Germany says progress reached at climate meeting of some 40 nations near Bonn

KOENIGSWINTER, Germany (AP) — Some 40 nations agreed Tuesday on taking individual steps to fight global warming, but made little progress during a three-day meeting near Bonn toward drafting a new international climate change treaty.

Germany praised the so-called Petersberg Dialogue, however, for moving global talks forward toward limiting the greenhouse gas emissions blamed for causing the Earth's average temperatures to rise.

The meeting has "broken the ice" after what was seen as a failed result from the December climate conference in Copenhagen, German Environment Minister Norbert Roettgen said. "This is a contribution to making success possible again."

U.N. climate chief Yvo de Boer also said the meeting had shown "a very strong desire of ministers to reinvigorate the process," and urged ministers to stay involved instead of leaving negotiations to the experts.

Germany co-hosted the meeting with Mexico, which will hold the next major U.N. climate summit in Cancun at the end of the year. Before then, nations must still resolve tough issues over how greenhouse gas emissions should be lowered, and how financial aid to poor nations should be managed and spent.

But environment ministers at this week's meeting, held in a mansion in Koenigswinter, made headway on several sticking points, including saving the planet's forests and transferring climate technology from rich to poor countries, Roettgen said, adding that a final agreement on these topics was now within reach.

Specifically, ministers discussed individual projects that could help rich nations to reduce gas emissions or poor ones to cope with the effects of climate change, such as drought, flooding or heavy storms.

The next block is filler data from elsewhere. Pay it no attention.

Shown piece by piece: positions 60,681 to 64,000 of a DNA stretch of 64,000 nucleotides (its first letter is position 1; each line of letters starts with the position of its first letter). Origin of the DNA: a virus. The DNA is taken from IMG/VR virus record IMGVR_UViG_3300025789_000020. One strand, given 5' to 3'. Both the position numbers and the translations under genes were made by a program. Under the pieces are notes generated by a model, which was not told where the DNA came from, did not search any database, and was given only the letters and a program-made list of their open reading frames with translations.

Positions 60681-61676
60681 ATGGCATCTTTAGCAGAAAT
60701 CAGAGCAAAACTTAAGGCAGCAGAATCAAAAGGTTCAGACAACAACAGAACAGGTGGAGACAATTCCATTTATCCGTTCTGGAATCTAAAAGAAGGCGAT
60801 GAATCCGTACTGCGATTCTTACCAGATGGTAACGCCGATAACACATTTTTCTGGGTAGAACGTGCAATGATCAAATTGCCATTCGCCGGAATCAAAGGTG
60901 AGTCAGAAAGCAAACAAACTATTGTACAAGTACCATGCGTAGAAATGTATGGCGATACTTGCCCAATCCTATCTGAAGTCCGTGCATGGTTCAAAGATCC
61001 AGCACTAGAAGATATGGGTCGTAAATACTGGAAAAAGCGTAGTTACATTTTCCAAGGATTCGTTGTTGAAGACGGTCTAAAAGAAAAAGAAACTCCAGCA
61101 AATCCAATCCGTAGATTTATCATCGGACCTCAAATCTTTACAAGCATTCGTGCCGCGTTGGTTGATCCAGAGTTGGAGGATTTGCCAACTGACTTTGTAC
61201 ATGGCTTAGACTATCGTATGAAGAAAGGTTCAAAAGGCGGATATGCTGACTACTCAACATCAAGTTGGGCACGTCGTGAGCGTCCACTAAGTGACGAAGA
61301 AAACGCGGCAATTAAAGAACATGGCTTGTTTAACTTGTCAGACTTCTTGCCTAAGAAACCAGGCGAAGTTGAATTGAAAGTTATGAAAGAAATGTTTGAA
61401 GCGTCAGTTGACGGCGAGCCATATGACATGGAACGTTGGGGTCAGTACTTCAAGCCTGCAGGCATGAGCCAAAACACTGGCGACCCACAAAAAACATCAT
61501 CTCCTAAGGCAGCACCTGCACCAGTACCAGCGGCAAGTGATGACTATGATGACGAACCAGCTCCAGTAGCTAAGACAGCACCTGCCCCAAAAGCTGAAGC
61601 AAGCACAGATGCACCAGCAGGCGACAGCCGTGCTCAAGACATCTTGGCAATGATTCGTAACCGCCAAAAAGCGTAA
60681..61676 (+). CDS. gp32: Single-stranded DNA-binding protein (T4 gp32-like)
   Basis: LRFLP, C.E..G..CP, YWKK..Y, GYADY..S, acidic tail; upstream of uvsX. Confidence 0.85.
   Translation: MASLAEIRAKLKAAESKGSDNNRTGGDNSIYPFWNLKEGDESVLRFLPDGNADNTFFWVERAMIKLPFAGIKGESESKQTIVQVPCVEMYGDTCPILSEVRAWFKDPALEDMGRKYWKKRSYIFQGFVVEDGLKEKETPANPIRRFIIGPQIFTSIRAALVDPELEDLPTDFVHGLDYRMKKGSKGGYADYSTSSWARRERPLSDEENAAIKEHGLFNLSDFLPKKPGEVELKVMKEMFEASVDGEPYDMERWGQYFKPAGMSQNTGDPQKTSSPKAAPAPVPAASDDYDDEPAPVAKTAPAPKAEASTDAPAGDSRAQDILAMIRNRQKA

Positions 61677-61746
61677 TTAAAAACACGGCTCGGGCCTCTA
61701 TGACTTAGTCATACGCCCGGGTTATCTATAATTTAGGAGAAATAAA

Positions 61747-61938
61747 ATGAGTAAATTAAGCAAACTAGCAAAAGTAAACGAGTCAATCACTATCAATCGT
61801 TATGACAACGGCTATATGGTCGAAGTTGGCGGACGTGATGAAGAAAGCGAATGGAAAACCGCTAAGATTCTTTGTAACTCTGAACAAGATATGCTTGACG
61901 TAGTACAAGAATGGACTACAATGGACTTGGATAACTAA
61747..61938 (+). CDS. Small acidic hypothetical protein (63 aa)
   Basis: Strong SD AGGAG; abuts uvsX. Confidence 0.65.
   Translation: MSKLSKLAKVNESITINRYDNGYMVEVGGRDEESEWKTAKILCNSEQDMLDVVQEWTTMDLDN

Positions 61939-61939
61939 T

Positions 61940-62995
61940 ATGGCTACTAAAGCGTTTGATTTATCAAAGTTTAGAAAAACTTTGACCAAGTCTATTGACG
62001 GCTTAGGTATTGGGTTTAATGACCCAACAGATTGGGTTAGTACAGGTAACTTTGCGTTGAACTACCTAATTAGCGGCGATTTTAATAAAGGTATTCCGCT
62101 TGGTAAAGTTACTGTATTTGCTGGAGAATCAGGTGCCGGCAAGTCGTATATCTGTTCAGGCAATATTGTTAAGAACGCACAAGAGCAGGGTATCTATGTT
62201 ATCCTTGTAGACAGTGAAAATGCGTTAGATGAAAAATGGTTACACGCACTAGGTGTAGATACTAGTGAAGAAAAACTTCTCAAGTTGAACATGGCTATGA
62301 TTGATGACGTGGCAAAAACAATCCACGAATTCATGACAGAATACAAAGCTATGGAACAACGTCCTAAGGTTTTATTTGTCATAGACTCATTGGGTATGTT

South Korea, for example, presented its Global Green Growth Institute, which will give developing nations advice on low carbon growth, the German environment minister said, while the U.S. and India are working on a project to make appliances more efficient.

France and Norway have a plan to get both rich and poor nations involved in stopping deforestation, and Germany wants to allocate €350 million ($458 million) on forests from the €1.2 billion it pledged for fast action in Copenhagen, Roettgen said.

"This has proved to be a platform of constructive discussions," Roettgen said.

But environmental groups warned the global climate talks were still deeply troubled, with the deep rift between industrialized nations and developing countries still causing considerable differences.

"Fundamentally, the difficult situation we had in Copenhagen has not changed," Greenpeace climate specialist Martin Kaiser said.

The December conference in Copenhagen was seen as a major disappointment, failing to reach a new legally binding treaty after two years of U.N.-sponsored negotiations. Instead, the summit ended with a political declaration called the Copenhagen Accord, brokered at the last minute by President Barack Obama, but many of the 190 or so countries that attended were unhappy with it and some dismissed it outright.

Greenpeace warned that, until the U.S. has a climate law in place, real progress on drafting a new treaty to replace the Kyoto Protocol will be tough.

"President Obama's climate policies have failed, and therefore there is no basis for an ambitious international treaty that could bring India and China on board," Kaiser said.

De Boer has said he does not expect a comprehensive international treaty to be finalized this year in Cancun.

Parts of a treaty — such as deals on forests or technology transfers — might be agreed by then, though, and Germany does not rule out continuing the Kyoto Protocol beyond its 2012 expiration date, Roettgen said.

The 1997 Kyoto Protocol obliges industrialized countries to cut their greenhouse gas emissions by 5.2 percent below 1990 levels by 2012. The U.S. has not ratified it, and China and other up-and-coming economic powers are not covered by it.